Knowing where to stop

Try to act upon the orders by maintaining a stop and limit-based order. The last thing you need to do is actually sit back and analyze the market every time. Trailing stops are very useful as it helps to specify the movement of the market in the future. In this case, if you place contingent orders, it will not limit your risks for loss.

Choosing the right trading partner

The right selection of the trading partner is as important as choosing the base capital. The right partner can help you create an influence over proper execution, pricing, and customer satisfaction. Take time to decide the partner and select it according to your need.

Bottom line

The above-detailed steps will help you to be a successful trader and help you towards success. But, remember, trading is an art, and the only way to ace it is by discipline and practice.

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Finance

Global ICT Excellence Awards rated highly Moscow for the startups ecosystem development

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The Government of Moscow won the second place among state structures in the International contest Global ICT Excellence Awards in the Startup Ecosystem nomination. The award is given to organizations that have implemented the most successful startup support projects. The Malaysian Digital Economy Corporation (MDEC) won the first place. The winners were announced at the 25th World Congress of Information Technologies WCIT.

The jury of the award highly appreciated the Moscow Government programs for technology entrepreneurship. In particular, the experts rated the activities of the Moscow Innovation Cluster (MIC) aimed at transforming startups into a full-scale innovative business.

The cluster has combined all the main elements of the urban ecosystem for innovators. With its help, they can find partners and investors, organize production, establish cooperation with large companies, industrial, educational and scientific organizations.

Within the MIC framework, 11 intersectoral clusters specializing in developments of artificial intelligence, medicines, motor sports and other fields have been created. More than 10 thousand specialists from different fields participate in these projects alone.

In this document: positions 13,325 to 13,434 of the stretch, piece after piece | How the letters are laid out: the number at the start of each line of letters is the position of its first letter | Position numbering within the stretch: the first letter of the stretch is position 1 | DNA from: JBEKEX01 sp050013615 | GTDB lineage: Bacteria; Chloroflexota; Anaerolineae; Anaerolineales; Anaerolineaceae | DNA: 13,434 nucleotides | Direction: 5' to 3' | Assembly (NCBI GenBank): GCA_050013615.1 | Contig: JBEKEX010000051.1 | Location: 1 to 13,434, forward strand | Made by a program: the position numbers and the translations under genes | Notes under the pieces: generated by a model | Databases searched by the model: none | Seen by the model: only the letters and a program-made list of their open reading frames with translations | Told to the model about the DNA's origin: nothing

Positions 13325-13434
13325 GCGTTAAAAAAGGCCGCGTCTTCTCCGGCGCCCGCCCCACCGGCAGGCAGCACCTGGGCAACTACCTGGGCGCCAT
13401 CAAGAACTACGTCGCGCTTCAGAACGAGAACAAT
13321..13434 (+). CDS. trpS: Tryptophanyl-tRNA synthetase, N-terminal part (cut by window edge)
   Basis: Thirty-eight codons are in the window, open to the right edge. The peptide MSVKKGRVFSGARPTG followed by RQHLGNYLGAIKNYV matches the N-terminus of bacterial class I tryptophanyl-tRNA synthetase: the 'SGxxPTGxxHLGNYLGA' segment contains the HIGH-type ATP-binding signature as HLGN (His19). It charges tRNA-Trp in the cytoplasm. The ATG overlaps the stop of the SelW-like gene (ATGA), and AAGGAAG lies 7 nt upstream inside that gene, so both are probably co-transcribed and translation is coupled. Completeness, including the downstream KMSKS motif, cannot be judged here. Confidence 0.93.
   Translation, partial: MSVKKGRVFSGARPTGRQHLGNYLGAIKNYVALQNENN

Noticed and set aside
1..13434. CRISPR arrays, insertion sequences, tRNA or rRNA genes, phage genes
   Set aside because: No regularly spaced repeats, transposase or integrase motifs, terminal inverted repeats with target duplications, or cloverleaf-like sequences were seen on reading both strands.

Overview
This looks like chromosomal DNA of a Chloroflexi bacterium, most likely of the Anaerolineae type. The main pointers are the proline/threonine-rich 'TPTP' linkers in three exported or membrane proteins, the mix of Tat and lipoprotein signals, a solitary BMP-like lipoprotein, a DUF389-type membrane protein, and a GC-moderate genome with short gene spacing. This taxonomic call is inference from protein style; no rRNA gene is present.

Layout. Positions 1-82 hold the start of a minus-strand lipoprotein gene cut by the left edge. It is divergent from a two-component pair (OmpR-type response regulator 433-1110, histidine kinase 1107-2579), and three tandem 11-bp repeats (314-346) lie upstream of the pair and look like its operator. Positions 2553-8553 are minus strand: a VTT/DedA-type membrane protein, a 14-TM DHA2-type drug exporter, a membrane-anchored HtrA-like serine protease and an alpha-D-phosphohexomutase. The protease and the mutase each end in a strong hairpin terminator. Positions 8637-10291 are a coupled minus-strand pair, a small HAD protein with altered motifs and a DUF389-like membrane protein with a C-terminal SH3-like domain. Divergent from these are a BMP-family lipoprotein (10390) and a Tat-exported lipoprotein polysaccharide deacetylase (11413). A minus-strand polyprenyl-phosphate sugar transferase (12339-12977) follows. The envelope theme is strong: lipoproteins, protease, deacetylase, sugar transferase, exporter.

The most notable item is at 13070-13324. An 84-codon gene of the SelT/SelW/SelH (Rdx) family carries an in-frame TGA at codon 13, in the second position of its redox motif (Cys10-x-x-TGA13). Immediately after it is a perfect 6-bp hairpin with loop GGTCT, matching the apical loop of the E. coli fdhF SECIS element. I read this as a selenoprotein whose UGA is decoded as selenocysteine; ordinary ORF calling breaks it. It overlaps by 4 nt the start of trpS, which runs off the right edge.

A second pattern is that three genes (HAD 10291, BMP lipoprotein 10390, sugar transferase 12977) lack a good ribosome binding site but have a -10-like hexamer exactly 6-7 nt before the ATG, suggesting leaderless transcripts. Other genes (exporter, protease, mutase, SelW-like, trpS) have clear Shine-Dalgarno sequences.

More than 30 thousand organizations from Moscow and 80 more regions of Russia have already joined the Moscow Innovation Cluster. The cluster is supervised by the Moscow Department of Entrepreneurship and Innovative Development, and the City Department of Information Technology is responsible for its digital capabilities.

The programs of the Moscow Innovation Agency were also highly appreciated by the jury. Among them is the Moscow Accelerator project for scaling innovative solutions in promising batches in partnership with leading corporations. In two years, 13 thematic tracks were organized, for participation in which more than 4.8 thousand applications were received. Another major project is a pilot innovation testing program intended for testing ready-made technological products in urban environment. More than 140 sites in 18 branches are available for piloting. At the moment, 110 tests have been completed, 41 more are in the process of testing.

The Global ICT Excellence Awards have been awarded for more than 20 years for the best innovative solutions in the private and public sector aimed at developing information and communication technologies and improving the quality of people’s lives. Its founder is the World Information Technologies and Services Alliance (WITSA). The organization includes more than 80 countries.